The House

Home to the Stonor family for over 850 years, Stonor Park is one of the oldest family homes still lived in today - but it’s no museum. As the oldest member of the Stonor family, the house has a thousand stories to tell. 

As well as being architecturally fascinating each room contains a lifetime of experience and anecdote. Discover art and treasures collected from across the globe and view historic maps and documents that reveal generations of service to the country. A stroll through this house is a vivid walk through history.

Behind the warm red brick façade, Stonor is actually a collection of much older buildings. In fact its origins go back to Medieval times. 

The area now housing our cosy Stonor Pantry cafe dates from the late 12th Century, with the Chapel added around a hundred years later. Since then a series of additions and renovations, including the adoption of the E-shape in around 1540 have evolved into the extraordinary building you can see and explore today.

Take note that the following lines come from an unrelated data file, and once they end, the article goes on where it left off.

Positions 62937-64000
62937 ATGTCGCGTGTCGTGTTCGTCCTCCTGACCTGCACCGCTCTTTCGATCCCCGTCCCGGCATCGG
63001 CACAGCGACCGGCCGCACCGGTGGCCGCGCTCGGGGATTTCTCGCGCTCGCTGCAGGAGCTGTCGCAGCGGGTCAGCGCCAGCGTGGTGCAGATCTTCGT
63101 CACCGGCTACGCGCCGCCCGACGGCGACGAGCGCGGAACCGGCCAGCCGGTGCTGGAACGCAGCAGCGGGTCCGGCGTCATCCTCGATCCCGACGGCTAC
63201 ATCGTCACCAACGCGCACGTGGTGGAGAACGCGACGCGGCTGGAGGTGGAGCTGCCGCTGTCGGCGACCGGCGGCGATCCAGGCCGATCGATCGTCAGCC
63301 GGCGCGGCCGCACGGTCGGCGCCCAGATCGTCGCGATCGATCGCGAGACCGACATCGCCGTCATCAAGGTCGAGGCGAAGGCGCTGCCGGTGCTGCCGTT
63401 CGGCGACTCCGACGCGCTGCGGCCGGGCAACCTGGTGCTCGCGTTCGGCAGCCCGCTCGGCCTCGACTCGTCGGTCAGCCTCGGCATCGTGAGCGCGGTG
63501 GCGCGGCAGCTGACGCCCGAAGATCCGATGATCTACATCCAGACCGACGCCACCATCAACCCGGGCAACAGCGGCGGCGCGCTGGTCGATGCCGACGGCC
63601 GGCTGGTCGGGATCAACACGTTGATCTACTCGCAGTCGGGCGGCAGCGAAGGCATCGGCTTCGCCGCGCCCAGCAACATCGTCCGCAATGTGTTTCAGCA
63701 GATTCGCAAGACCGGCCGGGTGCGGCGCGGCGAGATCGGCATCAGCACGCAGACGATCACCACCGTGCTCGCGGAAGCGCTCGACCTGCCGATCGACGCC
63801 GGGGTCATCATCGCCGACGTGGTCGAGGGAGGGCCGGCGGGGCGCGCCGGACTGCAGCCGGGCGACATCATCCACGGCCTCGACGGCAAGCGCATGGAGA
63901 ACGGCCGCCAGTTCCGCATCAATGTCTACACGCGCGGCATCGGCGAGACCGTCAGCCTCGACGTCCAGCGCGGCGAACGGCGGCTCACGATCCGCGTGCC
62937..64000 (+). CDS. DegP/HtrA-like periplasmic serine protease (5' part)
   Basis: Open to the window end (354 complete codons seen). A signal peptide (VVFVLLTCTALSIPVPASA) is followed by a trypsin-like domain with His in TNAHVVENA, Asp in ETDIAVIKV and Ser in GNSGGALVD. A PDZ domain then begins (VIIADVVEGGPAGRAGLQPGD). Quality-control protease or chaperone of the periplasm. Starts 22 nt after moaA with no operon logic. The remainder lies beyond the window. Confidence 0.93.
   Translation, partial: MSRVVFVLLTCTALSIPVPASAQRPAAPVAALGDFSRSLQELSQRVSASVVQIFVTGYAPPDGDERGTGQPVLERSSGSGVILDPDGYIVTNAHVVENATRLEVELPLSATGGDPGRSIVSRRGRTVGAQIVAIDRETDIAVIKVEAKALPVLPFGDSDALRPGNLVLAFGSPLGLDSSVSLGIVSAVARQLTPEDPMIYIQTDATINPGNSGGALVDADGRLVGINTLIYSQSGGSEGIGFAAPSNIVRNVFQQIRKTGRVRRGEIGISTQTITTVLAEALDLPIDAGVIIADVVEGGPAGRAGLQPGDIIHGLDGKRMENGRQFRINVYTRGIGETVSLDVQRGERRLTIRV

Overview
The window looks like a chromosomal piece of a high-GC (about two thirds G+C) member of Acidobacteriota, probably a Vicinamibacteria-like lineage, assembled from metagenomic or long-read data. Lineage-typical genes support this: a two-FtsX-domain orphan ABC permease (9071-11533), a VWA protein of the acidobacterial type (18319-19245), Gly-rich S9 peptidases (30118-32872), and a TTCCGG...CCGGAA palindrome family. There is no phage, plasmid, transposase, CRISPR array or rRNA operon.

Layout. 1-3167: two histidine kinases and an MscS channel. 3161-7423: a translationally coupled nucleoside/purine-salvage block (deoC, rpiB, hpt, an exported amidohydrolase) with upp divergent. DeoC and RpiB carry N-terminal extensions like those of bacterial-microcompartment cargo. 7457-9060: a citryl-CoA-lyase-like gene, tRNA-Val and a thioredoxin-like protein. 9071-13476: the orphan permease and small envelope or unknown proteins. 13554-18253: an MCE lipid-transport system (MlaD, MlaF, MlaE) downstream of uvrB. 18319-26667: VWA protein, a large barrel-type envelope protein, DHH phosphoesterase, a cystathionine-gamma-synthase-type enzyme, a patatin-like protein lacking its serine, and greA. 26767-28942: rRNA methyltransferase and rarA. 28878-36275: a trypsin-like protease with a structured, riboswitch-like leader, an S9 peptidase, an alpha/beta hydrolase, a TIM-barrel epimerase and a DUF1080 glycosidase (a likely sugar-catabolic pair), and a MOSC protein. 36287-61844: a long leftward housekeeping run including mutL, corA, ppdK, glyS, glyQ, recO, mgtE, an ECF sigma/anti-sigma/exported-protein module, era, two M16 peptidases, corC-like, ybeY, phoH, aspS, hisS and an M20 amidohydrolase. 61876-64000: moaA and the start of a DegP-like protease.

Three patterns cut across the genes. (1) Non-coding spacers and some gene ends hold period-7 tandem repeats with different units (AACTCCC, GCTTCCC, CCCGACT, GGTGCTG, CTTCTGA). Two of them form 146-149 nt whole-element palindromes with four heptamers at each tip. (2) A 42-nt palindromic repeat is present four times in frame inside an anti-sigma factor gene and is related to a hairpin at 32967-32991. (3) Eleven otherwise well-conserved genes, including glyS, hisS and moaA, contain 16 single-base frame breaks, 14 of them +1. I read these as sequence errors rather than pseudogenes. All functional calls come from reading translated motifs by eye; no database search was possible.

Highlights include the grand Gothic revival hall, atmospheric 17th century library and the dramatic long gallery opening on to beautiful Italianate gardens. 

The fortunes of the house and chapel are strongly tied to the travails of the Catholics in Britain. When Henry VIII formed the Church of England in the 1530s Catholics, including the Stonor family were forced to take a much reduced part in public life. Crippling fines were levied and many were persecuted and forced to go into hiding. 

At Stonor there is a poignant reminder of these times in the roof space and priest hole where Sir Edmund Campion hid whilst printing the famous Ten Reasons’ pamphlet in the 1580s.

“The fortunes of the house and chapel are strongly tied to the travails of the Catholics in Britain”